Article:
Not just listening to hear, but to learn, to understand, to know. To learn what your child is going through. To understand how they feel, discover what their deepest struggles are, and why. To know from them what gets in their way, how that impacts them and, if they choose to share, what they are looking for from us.

Add selflessness to your listening behaviors to create an even more powerful dynamic. Selfless listening – selfless because it requires you to be committed to listening without an agenda, without fear, without interruption or opinions, without minimizing or dismissing the struggle, and without any judgement, criticism, or condemnation.

How many times has your child said, “you just don’t understand, or you just don’t get it.” This is their cry for help, it’s a call to action. They are saying, “you don’t listen to me enough to truly know where I am, how I feel, what I am struggling with, or what I need from you to help me.  Please let me share this with you and don’t freak out.”

Next time you feel the urge to react, to share your agenda, to project your frustrations, pause.  Ask yourself, what do I need to know about them, about where they are, and what they are struggling with?  Encourage them to share as you listen selflessly.  See where that takes you.

We will be spending much more time, on this subject over the next few weeks. I would love it if you would email (dave@100Pedals.com) your thoughts and questions about listening. This is the most important and fundamental lesson for parents to connect with our children and their life struggles and challenges. Together we can collaborate to build a powerful “community that listens” through this process.

****

Want more insights from 100Pedals’ blogs?

Join me on the podcast “100Pedals Talk: Inside the Blog” as I delve deeper into this post and share personal stories or reflections behind the article. (Note: The podcast relating to any particular blog is released on Thursday of the same week this blog is posted.)

You can also subscribe to this podcast on I-Tunes here.

“Inside the Blog” podcast current episode: http://theaddictionconversation.libsyn.com/what-if-there-is-no-such-thing-as-a-bottom

I would love to hear from you.

What issues are confronting you today? Where are you currently experiencing fear and shame relating to the struggles in your life? I have some pretty cool tools to guide you and would love to help.  Please let me know if you need more: dave@100Pedals.com.

Read Full Article
  • Show original
  • .
  • Share
  • .
  • Favorite
  • .
  • Email
  • .
  • Add Tags 

From “Inside the 100Pedals blog” Podcast. Life rarely goes according to plan.When it doesn’t, all is not lost. The same is true of a parent’s story. Even if, even though, addiction may have radically changed everything, there is still an incredible, powerful story worth living and sharing.

Blog reference: http://www.100pedals.com/your-story-is-not-lost-or-broken/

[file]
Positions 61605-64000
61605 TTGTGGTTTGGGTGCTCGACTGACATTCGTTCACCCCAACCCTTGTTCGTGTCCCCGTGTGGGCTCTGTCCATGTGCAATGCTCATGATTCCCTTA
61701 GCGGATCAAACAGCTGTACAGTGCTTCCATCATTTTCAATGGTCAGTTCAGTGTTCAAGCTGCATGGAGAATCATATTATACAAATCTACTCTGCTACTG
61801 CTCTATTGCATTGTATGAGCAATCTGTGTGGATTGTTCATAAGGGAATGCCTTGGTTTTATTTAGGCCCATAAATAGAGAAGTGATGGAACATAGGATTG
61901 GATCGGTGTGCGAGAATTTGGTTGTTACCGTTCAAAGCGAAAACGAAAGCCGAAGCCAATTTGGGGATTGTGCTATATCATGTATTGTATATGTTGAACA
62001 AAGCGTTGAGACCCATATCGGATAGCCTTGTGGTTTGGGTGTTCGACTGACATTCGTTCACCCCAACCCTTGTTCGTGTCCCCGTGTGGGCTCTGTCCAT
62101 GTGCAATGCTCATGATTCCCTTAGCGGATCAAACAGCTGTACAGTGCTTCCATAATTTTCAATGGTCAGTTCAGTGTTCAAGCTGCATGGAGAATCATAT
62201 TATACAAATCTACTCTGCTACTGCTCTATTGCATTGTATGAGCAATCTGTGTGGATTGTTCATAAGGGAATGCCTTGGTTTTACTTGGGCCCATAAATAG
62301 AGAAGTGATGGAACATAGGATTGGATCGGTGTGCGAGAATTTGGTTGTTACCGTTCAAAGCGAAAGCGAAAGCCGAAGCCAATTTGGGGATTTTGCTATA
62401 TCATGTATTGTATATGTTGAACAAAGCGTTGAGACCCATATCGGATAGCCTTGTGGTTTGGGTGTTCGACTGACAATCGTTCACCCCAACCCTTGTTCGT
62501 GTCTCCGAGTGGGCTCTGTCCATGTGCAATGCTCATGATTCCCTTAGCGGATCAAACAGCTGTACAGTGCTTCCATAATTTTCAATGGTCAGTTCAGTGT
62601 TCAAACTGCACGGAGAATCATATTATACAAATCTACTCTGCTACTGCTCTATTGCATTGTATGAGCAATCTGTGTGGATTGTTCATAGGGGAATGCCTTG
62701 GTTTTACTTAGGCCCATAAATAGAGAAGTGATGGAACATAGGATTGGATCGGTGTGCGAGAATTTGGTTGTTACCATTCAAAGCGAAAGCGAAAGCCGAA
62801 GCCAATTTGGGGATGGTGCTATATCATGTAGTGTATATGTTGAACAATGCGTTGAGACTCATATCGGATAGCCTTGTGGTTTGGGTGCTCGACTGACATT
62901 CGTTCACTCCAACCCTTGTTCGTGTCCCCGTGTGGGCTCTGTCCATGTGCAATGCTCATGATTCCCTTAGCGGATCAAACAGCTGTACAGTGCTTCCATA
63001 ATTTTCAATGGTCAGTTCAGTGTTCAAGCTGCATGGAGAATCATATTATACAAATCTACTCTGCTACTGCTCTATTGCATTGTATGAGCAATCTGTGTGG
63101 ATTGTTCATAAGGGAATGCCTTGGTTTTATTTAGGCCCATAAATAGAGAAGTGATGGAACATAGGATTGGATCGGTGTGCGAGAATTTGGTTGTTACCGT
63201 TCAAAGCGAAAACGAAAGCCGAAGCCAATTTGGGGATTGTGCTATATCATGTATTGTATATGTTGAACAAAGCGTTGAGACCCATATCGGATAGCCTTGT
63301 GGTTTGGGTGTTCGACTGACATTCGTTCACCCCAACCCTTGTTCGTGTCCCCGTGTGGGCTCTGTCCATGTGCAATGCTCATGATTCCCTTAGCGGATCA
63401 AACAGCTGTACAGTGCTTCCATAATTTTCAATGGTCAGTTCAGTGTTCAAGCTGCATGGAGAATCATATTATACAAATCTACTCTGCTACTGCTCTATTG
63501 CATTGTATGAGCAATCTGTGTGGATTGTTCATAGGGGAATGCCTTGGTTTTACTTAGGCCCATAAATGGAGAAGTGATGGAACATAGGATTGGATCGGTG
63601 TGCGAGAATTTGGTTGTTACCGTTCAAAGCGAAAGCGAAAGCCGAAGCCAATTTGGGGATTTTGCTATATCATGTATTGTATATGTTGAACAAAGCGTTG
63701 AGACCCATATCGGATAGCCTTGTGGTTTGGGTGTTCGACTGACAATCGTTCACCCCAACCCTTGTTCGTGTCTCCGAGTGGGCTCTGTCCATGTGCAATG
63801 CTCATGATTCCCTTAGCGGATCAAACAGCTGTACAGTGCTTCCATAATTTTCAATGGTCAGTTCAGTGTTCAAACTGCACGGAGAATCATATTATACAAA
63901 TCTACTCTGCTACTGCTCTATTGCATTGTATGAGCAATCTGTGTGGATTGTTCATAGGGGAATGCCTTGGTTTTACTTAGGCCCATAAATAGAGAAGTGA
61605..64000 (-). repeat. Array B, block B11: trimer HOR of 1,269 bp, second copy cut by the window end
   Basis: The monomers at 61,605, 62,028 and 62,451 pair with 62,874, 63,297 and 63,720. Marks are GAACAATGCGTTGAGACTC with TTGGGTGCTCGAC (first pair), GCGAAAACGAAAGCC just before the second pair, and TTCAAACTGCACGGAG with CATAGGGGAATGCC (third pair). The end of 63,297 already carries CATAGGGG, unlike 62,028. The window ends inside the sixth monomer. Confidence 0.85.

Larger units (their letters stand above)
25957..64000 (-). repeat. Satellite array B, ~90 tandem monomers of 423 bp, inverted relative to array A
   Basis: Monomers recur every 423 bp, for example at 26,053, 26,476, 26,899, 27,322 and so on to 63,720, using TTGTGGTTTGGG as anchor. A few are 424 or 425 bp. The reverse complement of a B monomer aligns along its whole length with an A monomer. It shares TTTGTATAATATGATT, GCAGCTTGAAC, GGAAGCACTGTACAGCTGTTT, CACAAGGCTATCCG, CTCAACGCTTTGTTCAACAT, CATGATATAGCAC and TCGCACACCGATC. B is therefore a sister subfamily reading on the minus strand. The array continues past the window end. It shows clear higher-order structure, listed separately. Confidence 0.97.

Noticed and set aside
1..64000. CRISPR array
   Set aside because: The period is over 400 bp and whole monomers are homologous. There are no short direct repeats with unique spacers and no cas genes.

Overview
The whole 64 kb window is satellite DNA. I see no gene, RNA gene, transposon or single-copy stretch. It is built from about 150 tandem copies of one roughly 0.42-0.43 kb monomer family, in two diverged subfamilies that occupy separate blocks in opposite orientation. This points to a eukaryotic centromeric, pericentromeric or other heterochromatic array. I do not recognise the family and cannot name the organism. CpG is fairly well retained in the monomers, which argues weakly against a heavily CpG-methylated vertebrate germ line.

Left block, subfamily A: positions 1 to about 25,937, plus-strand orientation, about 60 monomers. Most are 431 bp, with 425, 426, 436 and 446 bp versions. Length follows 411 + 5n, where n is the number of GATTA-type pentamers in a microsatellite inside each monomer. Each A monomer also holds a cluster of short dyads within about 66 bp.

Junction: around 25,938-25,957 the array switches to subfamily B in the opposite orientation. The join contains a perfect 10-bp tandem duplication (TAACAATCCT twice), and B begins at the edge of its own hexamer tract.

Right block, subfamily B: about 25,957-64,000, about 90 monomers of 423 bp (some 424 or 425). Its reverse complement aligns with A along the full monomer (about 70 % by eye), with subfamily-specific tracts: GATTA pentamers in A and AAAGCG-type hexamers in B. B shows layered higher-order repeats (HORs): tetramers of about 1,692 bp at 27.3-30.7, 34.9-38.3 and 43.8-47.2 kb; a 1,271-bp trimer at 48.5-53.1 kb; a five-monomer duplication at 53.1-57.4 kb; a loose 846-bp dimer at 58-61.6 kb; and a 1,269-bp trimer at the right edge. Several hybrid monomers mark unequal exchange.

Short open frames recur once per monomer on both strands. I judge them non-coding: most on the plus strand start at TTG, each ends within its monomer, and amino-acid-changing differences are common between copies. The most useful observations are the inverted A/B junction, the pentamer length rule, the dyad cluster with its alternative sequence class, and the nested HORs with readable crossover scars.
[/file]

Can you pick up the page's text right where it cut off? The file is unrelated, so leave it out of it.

Check out this episode!

Read Full Article
  • Show original
  • .
  • Share
  • .
  • Favorite
  • .
  • Email
  • .
  • Add Tags 

“I just want something to be normal.”

This statement, shared with me on a Facebook exchange, just jumped out at me. It caused me to pause and reflect on my own journey. These words were so true for me several years ago.  I often found myself sitting on the front porch, wishing for the day when my son would come around the corner of the house and everything was suddenly okay, back to normal. This was the story I so badly longed for.

As I look back on these thoughts today, I realize my story isn’t broken or lost, it has simply changed. This new story is not only dramatically different, but it is incredibly better.

I am not minimizing or looking beyond the pain in my experiences, as there was and is plenty. Nor am I trying to pretend there weren’t different components of this journey which brought me to new lows, deep levels of heartbreak I never thought possible. And, I am not trying to say the road I am currently on is all rainbows and unicorns. It is not.

What I know, is this journey I am on has made my story better than the fantasy one I fought so hard to protect and save.

There is beauty inside every storm. It is hard to see or embrace at the time. Once we find ourselves in the middle of the storm, all we can think about is getting back to the place where it wasn’t this hard or this painful. We all come to realize, at one time or another, there is no going back. Despite your desires to protect what is or what was, everything has been forever changed. At first, you may grieve the change.

The critical question is, are you looking to embrace the challenge in the change; or, are you fighting to reclaim what was lost? If you are looking to reclaim what appears lost, you have positioned yourself to miss out on the opportunity to grow into the newness the storm is creating. Worse, you may get stuck in the world of what was instead of discovering, what is!